중국 주도의 신금융질서 태동과한국의 대응방향 (The Beginning of the China-Led New Financial Order and Korea's Countermeasures)

182 Pages Posted: 24 Jan 2017 Last revised: 14 Feb 2017

See all articles by Ho Yeol Lim

Ho Yeol Lim

Korea Institute for International Economic Policy

Hyun-Tai Lee

Korea Institute for International Economic Policy

Hongwon Kim

Korea Institute for International Economic Policy

Junyoung Kim

Korea Institute for International Economic Policy

Yunmi Oh

Korea Institute for International Economic Policy

Philip Pilsoo Choi

Sejong University

Date Written: December 30, 2016

Abstract

English Abstract: The emergence of China in the international financial order can be analyzed in three aspects: strengthening its position within the IMF system led by the West, establishing a new financial order through multilateral development banks (MDBs) like the AIIB and NDB, and the internationalization of the renminbi (RMB). China has steadily demanded an increase in its share in the IMF. Following the effectuation of the reform plan in 2016, China became the third largest member of the IMF and the RMB is now included in the SDR basket. China also succeeded in launching the AIIB by formulating a consensus on the necessity for launching an alternative multilateral development bank in Asia where the ADB had a monopoly. On the other hand, RMB internationalization is executed based on a set of internal and external goals: stabilizing inflation and the engine for internal reform, and consolidating the international status of China. As a result, RMB settlements accounted for approximately 2% in world trade, while investment accounted for 16.6% in 2015. However, the RMB still accounts for only 0.6% of the global bond market, and only 1.1% of global foreign reserves. As such, although the internationalization of the RMB has achieved some degree of success, it is hardly keeping up with the extent to which China’s economic power is growing.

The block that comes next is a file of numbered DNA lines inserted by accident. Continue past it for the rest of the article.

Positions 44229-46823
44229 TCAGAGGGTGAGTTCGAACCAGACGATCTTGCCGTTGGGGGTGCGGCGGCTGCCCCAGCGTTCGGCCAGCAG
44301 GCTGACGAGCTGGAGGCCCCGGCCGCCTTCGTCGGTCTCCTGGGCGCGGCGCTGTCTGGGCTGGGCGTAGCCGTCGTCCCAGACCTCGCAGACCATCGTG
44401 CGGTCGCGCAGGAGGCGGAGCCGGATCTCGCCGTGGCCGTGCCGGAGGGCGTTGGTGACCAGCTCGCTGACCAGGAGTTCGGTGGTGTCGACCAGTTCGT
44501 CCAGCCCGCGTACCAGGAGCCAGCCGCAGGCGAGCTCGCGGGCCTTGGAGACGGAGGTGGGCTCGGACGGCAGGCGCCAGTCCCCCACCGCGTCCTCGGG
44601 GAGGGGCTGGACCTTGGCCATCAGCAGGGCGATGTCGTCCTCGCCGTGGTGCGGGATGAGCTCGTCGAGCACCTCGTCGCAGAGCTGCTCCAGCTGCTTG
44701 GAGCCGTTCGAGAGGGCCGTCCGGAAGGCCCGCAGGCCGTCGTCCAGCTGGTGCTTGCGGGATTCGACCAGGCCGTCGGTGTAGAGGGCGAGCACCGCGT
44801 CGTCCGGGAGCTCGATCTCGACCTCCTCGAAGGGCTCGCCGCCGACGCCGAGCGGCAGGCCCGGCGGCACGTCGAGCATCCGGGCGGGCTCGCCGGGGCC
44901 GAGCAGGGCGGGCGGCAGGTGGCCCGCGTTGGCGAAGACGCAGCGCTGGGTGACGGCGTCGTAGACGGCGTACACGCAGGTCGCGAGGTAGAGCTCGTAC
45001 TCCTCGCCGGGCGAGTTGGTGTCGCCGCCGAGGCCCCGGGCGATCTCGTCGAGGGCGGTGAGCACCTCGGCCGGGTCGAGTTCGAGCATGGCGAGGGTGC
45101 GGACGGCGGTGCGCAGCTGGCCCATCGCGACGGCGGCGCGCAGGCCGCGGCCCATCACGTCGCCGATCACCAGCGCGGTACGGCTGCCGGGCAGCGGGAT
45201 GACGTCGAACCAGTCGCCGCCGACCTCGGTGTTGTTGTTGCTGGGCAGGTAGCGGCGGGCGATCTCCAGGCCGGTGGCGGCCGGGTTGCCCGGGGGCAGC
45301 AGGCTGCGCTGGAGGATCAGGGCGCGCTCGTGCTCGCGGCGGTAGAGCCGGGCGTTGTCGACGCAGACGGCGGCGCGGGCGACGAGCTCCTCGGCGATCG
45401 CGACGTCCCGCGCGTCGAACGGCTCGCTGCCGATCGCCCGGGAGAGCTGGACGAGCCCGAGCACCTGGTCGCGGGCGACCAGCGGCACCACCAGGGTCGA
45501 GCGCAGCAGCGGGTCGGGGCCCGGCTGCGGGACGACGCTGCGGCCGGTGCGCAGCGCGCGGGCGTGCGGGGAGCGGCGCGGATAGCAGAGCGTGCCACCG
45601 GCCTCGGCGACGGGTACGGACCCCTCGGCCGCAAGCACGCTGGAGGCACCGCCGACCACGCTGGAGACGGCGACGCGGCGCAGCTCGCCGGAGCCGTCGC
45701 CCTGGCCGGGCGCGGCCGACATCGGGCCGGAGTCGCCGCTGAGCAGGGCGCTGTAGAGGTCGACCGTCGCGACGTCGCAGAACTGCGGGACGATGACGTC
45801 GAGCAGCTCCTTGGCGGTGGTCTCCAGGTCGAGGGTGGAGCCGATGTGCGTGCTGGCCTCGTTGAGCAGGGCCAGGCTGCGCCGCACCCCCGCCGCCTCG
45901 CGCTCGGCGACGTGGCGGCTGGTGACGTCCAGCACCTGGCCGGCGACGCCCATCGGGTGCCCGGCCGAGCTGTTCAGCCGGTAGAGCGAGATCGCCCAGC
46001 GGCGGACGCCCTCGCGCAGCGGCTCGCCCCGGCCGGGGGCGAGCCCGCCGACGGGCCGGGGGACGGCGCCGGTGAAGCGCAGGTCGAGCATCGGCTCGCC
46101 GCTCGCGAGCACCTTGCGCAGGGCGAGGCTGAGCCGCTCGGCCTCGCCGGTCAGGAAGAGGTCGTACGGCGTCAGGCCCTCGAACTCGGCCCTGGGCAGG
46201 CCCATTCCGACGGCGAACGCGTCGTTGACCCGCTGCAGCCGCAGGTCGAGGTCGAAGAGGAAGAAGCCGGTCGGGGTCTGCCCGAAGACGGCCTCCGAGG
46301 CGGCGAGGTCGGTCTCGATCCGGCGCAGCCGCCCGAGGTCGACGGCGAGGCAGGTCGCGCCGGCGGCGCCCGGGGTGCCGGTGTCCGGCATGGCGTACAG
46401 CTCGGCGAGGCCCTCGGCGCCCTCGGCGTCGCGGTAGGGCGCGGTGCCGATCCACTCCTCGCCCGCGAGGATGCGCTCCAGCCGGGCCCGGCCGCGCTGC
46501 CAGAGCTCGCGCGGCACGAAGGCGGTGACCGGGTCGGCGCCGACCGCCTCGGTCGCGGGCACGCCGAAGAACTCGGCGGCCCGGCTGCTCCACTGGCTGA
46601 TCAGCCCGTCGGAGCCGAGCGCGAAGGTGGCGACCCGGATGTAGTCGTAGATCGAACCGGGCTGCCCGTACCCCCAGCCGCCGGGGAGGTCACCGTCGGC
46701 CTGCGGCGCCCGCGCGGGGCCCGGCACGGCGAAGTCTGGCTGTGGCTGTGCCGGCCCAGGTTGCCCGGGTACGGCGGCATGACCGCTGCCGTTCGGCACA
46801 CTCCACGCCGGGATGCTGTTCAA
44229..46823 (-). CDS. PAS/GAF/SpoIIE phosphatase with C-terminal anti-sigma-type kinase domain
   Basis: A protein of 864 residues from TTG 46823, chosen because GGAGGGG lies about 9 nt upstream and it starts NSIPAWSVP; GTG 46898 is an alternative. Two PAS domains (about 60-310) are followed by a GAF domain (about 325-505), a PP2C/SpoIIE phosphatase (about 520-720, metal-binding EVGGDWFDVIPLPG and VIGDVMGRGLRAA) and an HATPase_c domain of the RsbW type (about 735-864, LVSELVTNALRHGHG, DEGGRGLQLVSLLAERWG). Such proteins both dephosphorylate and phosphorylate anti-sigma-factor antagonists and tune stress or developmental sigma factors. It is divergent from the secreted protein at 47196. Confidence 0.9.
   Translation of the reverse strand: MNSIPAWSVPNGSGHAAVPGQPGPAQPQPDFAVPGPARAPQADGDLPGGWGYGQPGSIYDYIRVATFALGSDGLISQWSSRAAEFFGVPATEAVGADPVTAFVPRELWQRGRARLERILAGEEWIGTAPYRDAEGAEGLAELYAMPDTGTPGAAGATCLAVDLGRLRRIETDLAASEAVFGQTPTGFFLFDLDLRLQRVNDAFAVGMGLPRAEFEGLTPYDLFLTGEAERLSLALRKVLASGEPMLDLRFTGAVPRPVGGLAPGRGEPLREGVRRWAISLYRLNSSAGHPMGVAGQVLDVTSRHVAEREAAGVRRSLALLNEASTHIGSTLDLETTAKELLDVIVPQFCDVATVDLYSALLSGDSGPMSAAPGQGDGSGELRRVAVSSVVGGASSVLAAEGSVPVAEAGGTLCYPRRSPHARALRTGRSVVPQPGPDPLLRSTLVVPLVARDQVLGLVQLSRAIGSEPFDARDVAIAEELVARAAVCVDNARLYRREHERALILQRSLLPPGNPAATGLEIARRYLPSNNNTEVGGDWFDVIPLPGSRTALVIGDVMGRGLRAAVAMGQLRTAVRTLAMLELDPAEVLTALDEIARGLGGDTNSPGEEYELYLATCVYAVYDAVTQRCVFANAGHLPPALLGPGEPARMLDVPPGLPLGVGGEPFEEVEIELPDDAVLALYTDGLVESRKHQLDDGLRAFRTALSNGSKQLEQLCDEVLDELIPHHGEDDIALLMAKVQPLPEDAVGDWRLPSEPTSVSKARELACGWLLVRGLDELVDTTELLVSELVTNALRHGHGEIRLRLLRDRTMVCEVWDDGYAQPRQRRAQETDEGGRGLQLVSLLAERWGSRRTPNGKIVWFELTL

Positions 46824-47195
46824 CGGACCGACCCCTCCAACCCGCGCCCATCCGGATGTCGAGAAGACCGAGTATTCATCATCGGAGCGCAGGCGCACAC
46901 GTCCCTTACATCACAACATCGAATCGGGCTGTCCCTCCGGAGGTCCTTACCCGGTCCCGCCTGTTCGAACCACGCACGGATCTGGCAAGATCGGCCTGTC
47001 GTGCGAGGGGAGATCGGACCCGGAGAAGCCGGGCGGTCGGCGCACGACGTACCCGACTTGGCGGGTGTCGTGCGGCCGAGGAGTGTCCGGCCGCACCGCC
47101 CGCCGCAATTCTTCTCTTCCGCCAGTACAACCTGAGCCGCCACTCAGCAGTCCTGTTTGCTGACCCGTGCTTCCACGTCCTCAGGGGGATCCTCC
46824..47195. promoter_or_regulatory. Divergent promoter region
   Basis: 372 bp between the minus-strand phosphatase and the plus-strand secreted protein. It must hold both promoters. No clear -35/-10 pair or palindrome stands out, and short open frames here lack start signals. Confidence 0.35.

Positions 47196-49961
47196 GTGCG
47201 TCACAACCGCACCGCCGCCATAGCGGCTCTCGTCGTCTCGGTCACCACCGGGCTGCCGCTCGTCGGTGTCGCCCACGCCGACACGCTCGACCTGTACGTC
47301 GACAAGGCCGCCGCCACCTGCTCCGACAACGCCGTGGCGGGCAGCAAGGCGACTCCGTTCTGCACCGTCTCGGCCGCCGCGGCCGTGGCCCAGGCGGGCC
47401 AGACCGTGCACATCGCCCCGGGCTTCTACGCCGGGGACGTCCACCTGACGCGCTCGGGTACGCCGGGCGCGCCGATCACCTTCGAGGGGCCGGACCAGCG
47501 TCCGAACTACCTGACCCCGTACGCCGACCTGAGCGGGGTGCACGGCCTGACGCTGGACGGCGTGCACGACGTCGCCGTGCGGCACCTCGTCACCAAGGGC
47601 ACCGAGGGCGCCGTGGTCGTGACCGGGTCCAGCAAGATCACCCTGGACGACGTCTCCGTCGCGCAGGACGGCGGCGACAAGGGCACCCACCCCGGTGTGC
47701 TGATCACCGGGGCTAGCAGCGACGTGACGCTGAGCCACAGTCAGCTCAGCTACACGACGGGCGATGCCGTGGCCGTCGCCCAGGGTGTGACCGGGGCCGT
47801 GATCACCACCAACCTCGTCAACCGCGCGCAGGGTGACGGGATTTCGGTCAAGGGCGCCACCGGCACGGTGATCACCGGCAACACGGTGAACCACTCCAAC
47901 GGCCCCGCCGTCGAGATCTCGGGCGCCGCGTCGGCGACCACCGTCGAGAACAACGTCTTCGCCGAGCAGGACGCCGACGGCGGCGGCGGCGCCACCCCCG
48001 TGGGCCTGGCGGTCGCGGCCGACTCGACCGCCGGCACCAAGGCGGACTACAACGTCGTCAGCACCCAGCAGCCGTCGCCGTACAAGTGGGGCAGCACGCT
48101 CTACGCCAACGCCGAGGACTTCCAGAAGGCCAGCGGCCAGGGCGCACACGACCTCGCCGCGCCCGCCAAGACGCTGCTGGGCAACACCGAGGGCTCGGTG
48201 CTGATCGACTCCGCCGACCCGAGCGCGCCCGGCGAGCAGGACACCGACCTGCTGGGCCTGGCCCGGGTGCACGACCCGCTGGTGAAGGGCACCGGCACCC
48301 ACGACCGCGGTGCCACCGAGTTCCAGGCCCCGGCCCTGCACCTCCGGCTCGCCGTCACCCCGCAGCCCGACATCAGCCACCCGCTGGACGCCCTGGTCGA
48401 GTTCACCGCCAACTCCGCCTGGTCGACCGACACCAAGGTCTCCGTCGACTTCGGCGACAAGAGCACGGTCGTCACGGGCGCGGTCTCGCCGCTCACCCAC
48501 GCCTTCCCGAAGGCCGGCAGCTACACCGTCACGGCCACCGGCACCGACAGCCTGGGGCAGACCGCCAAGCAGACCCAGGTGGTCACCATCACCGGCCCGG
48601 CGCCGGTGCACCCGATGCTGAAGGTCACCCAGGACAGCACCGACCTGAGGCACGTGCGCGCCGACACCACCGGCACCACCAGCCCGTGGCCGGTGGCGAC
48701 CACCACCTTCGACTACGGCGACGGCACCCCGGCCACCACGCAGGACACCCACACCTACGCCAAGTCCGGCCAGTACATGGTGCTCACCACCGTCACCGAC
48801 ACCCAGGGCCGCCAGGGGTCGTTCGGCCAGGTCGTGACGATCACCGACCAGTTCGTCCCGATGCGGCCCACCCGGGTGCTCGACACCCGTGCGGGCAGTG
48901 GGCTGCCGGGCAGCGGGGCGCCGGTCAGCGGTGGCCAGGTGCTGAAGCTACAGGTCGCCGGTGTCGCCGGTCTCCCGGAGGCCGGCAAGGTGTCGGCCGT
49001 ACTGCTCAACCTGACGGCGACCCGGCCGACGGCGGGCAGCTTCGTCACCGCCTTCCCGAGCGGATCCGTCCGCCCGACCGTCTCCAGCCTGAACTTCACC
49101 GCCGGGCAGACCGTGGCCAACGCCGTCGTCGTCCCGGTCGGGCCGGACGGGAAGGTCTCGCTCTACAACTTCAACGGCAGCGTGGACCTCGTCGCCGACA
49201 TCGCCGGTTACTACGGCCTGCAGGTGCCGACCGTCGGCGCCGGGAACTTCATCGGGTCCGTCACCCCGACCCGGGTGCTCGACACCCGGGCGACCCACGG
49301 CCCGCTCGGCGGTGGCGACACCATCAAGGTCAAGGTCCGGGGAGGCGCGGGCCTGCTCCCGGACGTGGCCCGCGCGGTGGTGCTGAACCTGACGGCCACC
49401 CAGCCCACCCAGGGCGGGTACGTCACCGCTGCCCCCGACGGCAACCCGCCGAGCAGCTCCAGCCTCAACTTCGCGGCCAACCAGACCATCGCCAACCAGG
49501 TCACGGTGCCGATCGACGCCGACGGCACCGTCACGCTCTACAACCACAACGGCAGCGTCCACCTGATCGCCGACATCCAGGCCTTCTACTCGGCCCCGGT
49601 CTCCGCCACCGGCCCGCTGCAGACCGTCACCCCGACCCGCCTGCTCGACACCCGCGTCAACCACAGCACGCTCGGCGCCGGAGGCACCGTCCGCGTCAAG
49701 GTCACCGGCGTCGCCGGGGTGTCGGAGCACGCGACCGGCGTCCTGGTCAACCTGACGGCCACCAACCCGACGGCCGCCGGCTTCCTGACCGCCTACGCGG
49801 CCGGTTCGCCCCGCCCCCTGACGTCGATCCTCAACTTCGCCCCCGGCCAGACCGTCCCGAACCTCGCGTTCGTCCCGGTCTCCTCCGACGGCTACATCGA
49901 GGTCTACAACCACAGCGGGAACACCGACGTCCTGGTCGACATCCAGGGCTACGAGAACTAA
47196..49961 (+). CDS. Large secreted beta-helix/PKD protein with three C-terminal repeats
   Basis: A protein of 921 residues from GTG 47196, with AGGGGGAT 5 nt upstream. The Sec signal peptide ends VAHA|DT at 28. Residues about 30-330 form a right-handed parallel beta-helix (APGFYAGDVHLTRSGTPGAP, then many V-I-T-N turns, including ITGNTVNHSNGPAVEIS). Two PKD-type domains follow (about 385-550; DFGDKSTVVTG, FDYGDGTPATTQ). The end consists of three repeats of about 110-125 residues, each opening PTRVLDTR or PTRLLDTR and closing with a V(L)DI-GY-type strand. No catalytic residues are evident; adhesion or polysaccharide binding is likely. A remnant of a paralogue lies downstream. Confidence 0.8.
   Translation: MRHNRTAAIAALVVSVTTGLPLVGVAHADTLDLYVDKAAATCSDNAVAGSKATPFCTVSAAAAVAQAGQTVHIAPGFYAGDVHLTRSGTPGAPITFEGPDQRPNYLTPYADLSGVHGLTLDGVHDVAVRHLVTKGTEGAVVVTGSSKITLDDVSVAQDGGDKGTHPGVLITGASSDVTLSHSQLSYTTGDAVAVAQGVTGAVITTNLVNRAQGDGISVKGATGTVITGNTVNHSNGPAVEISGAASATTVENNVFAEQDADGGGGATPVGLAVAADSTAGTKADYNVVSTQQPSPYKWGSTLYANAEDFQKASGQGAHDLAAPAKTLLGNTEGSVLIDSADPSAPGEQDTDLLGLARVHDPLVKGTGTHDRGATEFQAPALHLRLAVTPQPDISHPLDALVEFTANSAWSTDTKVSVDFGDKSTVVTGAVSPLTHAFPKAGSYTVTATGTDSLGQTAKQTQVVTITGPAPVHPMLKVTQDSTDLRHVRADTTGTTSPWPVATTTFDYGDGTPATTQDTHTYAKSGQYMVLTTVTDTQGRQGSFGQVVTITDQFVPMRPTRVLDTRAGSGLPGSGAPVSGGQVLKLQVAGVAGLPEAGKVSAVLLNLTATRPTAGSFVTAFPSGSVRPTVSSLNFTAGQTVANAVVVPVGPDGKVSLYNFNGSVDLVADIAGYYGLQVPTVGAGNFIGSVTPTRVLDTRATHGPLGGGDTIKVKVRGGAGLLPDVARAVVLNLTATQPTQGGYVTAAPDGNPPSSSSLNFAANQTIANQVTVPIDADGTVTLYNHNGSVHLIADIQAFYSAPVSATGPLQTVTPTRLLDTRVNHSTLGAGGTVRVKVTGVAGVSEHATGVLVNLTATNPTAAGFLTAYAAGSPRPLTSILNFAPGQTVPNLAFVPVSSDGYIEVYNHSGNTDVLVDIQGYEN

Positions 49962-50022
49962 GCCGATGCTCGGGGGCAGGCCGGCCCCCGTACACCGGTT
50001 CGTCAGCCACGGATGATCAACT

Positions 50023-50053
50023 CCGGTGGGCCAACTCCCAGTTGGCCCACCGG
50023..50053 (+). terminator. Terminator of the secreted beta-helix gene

For the China-led financial order to take root, China should continue to pursue further reforms and openness regarding free convertibility, capital accounts, and the exchange rate. China, however, is maintaining a cautious approach. Some of the reasons for this are as follow. First, there are concerns about an outbreak of financial crisis through the opening up of China’s capital account. Second, there are fears that there will be an increase of non-performing loans and decrease of interest rate in the event of non-interference by China’s financial authorities. As China also has tried to maintain a managed floating system and to allow capital opening only on an experimental basis, it will not be easy for it to expand its influence in the international financial market in a short period of time. Moreover, as the recent appreciation of the yuan has weakened, the impetus for internationalization of the RMB has weakened.

Korean Abstract: 2016년 들어 AIIB가 운영을 개시하고, 위안화가 IMF의 SDR 통화바스켓에 편입되면서 국제금융질서에서 중국의 위상이 날로 높아지고 있다. 이에 본 연구는 중국 주도의 신금융질서 태동의 의미와 전망, 중국 중심 국제금융기구의 구조와 운영, 위안화 국제화와 통화블록 형성 가능성 등을 분석하였다. 이를 바탕으로 한국의 중장기 정책대응 방향과 함께 기업의 인프라 건설 참여방안, 민간 금융기관의 인프라금융 참여방안, 정부의 정책 지원방향을 제시함으로써 급변하는 국제금융질서에 대한 한국의 대외 입장 정립과 국익 확보에 기여하고자 하였다.

Note: Downloadable document is available in Korean.

Keywords: AIIB, RMB, China, Korea, Financial Order

Suggested Citation

Lim, Ho Yeol and Lee, Hyun-Tai and Kim, Hongwon and Kim, Junyoung and Oh, Yunmi and Choi, Philip Pilsoo, 중국 주도의 신금융질서 태동과한국의 대응방향 (The Beginning of the China-Led New Financial Order and Korea's Countermeasures) (December 30, 2016). KIEP Research Paper, Policy Analysis 16-09, Available at SSRN: https://ssrn.com/abstract=2901372 or http://dx.doi.org/10.2139/ssrn.2901372

Ho Yeol Lim (Contact Author)

Korea Institute for International Economic Policy ( email )

[30147] Building C, Sejong National Research Compl
Seoul, 370
Korea, Republic of (South Korea)

Hyun-Tai Lee

Korea Institute for International Economic Policy ( email )

[30147] Building C, Sejong National Research Compl
Seoul, 370
Korea, Republic of (South Korea)

Hongwon Kim

Korea Institute for International Economic Policy ( email )

Seoul 137-602

Junyoung Kim

Korea Institute for International Economic Policy ( email )

[30147] Building C, Sejong National Research Compl
Seoul, 370
Korea, Republic of (South Korea)

Yunmi Oh

Korea Institute for International Economic Policy ( email )

[30147] Building C, Sejong National Research Compl
Seoul, 370
Korea, Republic of (South Korea)

Philip Pilsoo Choi

Sejong University ( email )

143-743 Seoul
Korea, Republic of (South Korea)

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